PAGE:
Canonical Data Store
My computing setup has changed a great deal over the last five years, taking in phases of laptop, desktop, mobile and tablet use, and various combinations thereof. With the exception of the smartphone-only era, this shifting model of computing has required various methods of synchronisation in order to stay current on various devices.
My current approach is lightweight and in flux: I use my iPhone and iPad more or less interchangeably for most tasks, and have a new Mac mini at home for serving up movie files and generally consolidating data. Oh, and for computing, I suppose (it’s been a long time since I had my own computer, and I sometimes struggle to remember what people do with them). The current binding glue of my digital life is Dropbox, which holds all of my interesting data and does a pretty good job of shuffling it around between devices, including pushing this blog post to my server for publication.
The issue that I face, and have been facing for years, is one of primacy: which device holds the current, finished, most-up-to-date, correct version of a file? Ideally, of course, the answer to this question is “all of them”, but that’s not going to hold much water if you’ve ever used more than one computer at once. Changes happen during periods of offline use and never get synced, files mysteriously revert, the versioning elves decide to branch a file between computers, or something else throws a spanner in the works.
Most of the time, in most cases, it’s fine for things to go mildly awry: we’re terribly resilient creatures, and more than capable of recreating the work we slaved over the first time quickly and often with small improvements here and there to structure or tone. It’s a fundamental property of humans that we learn through practice, so having to redo is often a blessing in disguise. On the other hand, if you need to know when your train leaves or the name of that book that you just tried to ask the cashier about, it helps to know that you’ve got the right information at your fingertips. You need a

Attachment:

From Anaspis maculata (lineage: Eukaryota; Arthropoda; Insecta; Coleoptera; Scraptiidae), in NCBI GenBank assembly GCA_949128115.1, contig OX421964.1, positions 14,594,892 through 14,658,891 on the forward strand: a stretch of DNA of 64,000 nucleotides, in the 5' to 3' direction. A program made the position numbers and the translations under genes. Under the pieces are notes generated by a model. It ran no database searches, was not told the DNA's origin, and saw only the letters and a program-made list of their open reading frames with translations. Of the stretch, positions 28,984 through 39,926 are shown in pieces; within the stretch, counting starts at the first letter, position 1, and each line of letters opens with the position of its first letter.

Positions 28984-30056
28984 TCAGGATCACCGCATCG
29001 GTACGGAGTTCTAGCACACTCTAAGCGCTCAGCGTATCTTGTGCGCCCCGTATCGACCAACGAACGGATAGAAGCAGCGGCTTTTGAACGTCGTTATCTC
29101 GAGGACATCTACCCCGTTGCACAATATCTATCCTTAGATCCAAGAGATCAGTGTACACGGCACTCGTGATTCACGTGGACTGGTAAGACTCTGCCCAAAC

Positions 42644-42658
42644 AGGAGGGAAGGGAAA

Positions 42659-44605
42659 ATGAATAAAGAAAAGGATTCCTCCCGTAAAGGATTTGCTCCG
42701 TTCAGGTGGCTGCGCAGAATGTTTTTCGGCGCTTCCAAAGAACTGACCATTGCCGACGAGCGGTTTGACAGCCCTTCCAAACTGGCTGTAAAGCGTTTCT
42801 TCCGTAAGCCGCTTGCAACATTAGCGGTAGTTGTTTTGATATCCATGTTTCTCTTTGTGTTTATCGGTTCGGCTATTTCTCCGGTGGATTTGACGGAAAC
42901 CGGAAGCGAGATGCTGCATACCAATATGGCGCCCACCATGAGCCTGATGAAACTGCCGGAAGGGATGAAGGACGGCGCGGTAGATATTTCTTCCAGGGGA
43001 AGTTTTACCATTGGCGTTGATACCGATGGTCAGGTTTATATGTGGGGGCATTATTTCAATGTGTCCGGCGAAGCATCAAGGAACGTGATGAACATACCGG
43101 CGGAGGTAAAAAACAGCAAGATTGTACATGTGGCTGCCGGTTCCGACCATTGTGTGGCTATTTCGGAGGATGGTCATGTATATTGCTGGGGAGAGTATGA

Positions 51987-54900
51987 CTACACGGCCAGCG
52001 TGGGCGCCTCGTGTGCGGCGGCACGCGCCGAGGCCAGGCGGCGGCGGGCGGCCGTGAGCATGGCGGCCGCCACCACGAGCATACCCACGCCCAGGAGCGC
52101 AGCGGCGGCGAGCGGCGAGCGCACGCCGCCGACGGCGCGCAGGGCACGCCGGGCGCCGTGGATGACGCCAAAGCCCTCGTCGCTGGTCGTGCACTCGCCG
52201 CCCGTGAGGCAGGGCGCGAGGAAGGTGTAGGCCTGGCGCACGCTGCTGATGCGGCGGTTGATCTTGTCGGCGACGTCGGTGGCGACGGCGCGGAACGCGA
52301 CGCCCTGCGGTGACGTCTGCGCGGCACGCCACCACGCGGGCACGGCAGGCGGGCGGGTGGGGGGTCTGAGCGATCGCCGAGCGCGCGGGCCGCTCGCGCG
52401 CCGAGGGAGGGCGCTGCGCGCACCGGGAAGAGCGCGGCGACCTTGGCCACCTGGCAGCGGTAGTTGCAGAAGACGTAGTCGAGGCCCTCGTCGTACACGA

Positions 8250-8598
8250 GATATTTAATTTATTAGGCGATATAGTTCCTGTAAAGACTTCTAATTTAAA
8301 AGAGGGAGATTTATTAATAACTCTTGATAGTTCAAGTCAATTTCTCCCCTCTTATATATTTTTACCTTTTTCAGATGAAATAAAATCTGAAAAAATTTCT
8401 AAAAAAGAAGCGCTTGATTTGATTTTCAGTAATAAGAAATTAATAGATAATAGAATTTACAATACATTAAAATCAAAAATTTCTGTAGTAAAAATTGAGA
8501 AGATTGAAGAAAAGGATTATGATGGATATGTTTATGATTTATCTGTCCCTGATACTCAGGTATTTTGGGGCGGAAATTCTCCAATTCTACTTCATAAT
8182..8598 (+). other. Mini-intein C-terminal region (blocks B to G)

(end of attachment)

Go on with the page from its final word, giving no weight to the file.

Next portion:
Canonical Data Store. Mine looks like this:
Despite the advantages of digital information in ubiquity and backup, you always know that whatever you write on real paper with a real pen will stay pretty much exactly the same over time. It never runs out of battery, and the problematic lack of sync at least means there are never any file conflicts to deal with.
The rest is just a question of habit: everything of importance goes in the book, no exceptions. That way, you can always be sure that anything of importance can be found in the book. Simple and elegant. Just the way I like things.
This is from the